Networks running on fiber optics are generally state-of-the-art, but even advanced networks can be improved. That means faster speeds and more traffic density. Many network enhancements can be done without upgrading the fiber optic cable plant, but how do you know?
If the network is already operating on single-mode fiber, upgrades are generally simple. Most single-mode fiber can be upgraded easily by unplugging the current equipment and plugging in newer, faster hardware.
However, that’s not always true. We like to talk about single-mode fiber as having infinite bandwidth, but longer lengths— especially with older fiber—may not be as good as current manufactured fiber.
Plenty of 20-plus-year-old, single-mode fiber made for networks operating at under 1 gigabit per second (Gbps) is still in use. Today’s fiber is designed to minimize dispersion for 100 Gbps or more, and the newer fiber is intended for wavelength division multiplexing (WDM), allowing multiple channels of signals to be transmitted simultaneously over a single fiber pair.
Fortunately, lots of older fiber is capable of upgrading to faster networks and WDM, but it may need testing to ensure it will work, especially if the links are over 20 km and upgrades are to 10 gigabits (Gb) and above. This testing, which we call “fiber characterization,” involves screening for chromatic dispersion and polarization mode dispersion for higher speeds and testing spectral attenuation for compatibility with WDM.
This kind of testing is not cheap, and not every fiber contractor is capable of performing these tests. However, it’s a lot cheaper than installing new fiber. Even in 20-year-old fiber, a significant number of fibers should be capable of higher speeds, so it’s a good first step in an upgrade evaluation.
Multimode fiber used in premises networks is more complex when it comes to upgrades. Multimode fiber comes in grades, such as category-rated unshielded twisted-pair copper cables for LANs, but instead of Cat 3/5/5E/6/6A, we have OM1/2/3/4/5. At the introduction of gigabit ethernet over copper 20 years ago, you might remember that Cat 5 cable required an upgrade to Cat 5E for use with gigabit ethernet. At the same time, multimode fiber became distance-limited by fiber bandwidth, also leading to a series of upgrades for multimode fiber.
The most popular multimode fiber during the 1990s was a 62.5/125 micron fiber (now called OM1), which had inadequate bandwidth for typical fiber backbone lengths with the new laser sources used for gigabit ethernet. Another old fiber design, 50/125 micron fiber (now OM2), was revived because it had higher bandwidth with lasers and had twice the length capability of OM1 fiber.
In the meantime, ethernet speeds have risen from 1 Gbps to 10, 40, 100, 200 and even 400 Gbps, which has inspired the upgrade of 50/125 fiber to OM3 and OM4 grades with significantly higher bandwidth, thus allowing longer links. Another multimode fiber has been produced, called OM5, specified for WDM with multimode fiber, but its fate may be like Cat 4 and Cat 6, a cable without much support from network personnel.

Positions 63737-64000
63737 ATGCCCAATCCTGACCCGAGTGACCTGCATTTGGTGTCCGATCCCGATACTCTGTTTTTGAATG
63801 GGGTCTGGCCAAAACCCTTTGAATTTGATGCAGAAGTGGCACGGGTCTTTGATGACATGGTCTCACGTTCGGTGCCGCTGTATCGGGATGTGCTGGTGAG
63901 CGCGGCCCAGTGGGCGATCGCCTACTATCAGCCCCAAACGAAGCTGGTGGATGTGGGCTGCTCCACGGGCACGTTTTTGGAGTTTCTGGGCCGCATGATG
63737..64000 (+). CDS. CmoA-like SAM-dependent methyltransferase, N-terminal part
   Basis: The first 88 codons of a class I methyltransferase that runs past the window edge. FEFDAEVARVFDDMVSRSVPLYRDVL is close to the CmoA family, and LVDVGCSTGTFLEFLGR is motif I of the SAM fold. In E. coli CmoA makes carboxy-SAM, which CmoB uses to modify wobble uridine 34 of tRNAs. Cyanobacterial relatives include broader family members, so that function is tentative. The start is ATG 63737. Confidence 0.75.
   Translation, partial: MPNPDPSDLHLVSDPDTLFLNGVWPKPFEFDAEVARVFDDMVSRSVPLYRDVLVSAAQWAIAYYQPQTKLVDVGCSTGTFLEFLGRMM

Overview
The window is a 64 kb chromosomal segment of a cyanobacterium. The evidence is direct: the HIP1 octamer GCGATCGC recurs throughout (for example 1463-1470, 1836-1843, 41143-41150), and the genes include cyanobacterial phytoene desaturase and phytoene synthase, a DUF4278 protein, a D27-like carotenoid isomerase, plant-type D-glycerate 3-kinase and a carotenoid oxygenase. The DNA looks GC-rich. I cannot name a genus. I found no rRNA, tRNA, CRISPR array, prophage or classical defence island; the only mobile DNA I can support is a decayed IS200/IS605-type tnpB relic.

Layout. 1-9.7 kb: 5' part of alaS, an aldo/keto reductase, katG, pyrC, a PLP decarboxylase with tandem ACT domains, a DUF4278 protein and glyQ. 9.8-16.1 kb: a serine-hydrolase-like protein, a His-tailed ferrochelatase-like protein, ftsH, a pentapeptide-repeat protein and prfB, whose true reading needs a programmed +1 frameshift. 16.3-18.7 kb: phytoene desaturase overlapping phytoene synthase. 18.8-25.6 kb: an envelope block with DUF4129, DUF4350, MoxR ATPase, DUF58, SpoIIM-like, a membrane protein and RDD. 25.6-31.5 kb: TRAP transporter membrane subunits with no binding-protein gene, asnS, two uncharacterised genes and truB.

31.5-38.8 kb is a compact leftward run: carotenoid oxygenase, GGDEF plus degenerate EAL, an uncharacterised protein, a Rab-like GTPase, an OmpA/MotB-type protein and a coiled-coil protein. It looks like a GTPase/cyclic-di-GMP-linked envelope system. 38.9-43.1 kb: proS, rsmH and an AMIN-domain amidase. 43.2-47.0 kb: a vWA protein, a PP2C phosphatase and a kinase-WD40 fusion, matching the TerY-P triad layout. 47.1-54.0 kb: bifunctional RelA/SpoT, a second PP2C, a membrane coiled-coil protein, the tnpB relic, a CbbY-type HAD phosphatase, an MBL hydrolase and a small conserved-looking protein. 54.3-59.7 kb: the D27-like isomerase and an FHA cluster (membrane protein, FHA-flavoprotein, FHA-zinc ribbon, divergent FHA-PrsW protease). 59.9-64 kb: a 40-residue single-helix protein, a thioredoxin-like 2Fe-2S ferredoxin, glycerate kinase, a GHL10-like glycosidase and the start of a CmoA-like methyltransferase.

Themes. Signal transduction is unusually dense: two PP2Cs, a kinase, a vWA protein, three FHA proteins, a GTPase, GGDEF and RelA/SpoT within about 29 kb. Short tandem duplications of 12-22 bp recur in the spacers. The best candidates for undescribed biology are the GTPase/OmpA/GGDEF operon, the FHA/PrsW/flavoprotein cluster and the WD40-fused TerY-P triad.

Determining if you can upgrade your multimode network for higher speeds without installing new fiber is a multistep process. First, identify the type of fiber from the information printed on the cable jacket and determine the cable’s length from the distance printed on the cable at each end or by using a cable tester such as an OTDR. Then, refer to tables of length that each fiber can support at each network speed.
If your fiber link can support the speed and length, it should next be tested for loss. High-speed links have very low power budgets, some under 2 decibels, so the links must be carefully tested. Be sure to clean connectors well, because low loss is mandatory with these power budgets.
There’s one more step with multimode fiber. Up to 10 Gbps, links require only two fibers: one for transmission in each direction. For 40- and 100-Gb networks, multimode fiber requires parallel optics with channels of 10 or 25 Gbps to reach the higher speeds. You need eight fibers for 40 Gb and eight or 20 fibers for 100 Gb. Therefore, the next step is to determine if you have enough dark fibers to allow using that cable for the proposed network. If not, new fiber will be required, and I suggest you seriously evaluate using single-mode fiber to ensure you won’t have to replace it for many years.
For a handy reference for evaluating upgrades, read “Networks on Multimode Fiber: A Reference Guide” on ecmag.com, in which I cover the types of multimode fiber and what networks they can support.